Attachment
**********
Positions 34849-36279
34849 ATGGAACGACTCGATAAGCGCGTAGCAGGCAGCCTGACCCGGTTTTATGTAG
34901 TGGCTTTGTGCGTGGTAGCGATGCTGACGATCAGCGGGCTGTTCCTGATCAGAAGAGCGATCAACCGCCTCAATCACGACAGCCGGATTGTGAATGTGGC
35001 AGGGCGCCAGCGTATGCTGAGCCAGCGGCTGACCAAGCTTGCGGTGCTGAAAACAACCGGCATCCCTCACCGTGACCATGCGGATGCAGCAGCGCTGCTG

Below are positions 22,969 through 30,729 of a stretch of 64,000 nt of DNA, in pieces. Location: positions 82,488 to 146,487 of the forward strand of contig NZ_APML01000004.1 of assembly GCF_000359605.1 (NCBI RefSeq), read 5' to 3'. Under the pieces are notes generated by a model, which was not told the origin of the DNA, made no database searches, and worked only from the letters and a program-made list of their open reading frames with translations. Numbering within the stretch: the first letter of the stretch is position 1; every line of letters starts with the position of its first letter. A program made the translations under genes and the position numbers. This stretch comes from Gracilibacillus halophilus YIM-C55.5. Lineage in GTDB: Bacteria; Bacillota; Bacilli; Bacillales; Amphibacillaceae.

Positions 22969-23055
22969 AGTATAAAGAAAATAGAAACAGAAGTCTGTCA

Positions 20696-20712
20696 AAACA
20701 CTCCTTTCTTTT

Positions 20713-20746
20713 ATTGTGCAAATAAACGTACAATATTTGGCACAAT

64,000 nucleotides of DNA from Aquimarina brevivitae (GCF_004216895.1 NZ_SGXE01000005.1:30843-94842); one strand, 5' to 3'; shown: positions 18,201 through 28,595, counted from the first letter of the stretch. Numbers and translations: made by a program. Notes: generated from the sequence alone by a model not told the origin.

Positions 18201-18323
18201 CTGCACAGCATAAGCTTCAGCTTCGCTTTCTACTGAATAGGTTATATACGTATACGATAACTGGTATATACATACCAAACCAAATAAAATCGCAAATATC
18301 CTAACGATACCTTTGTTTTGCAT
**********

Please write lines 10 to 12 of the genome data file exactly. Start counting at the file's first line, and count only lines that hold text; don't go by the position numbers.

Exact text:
20701 CTCCTTTCTTTT

Positions 20713-20746
20713 ATTGTGCAAATAAACGTACAATATTTGGCACAAT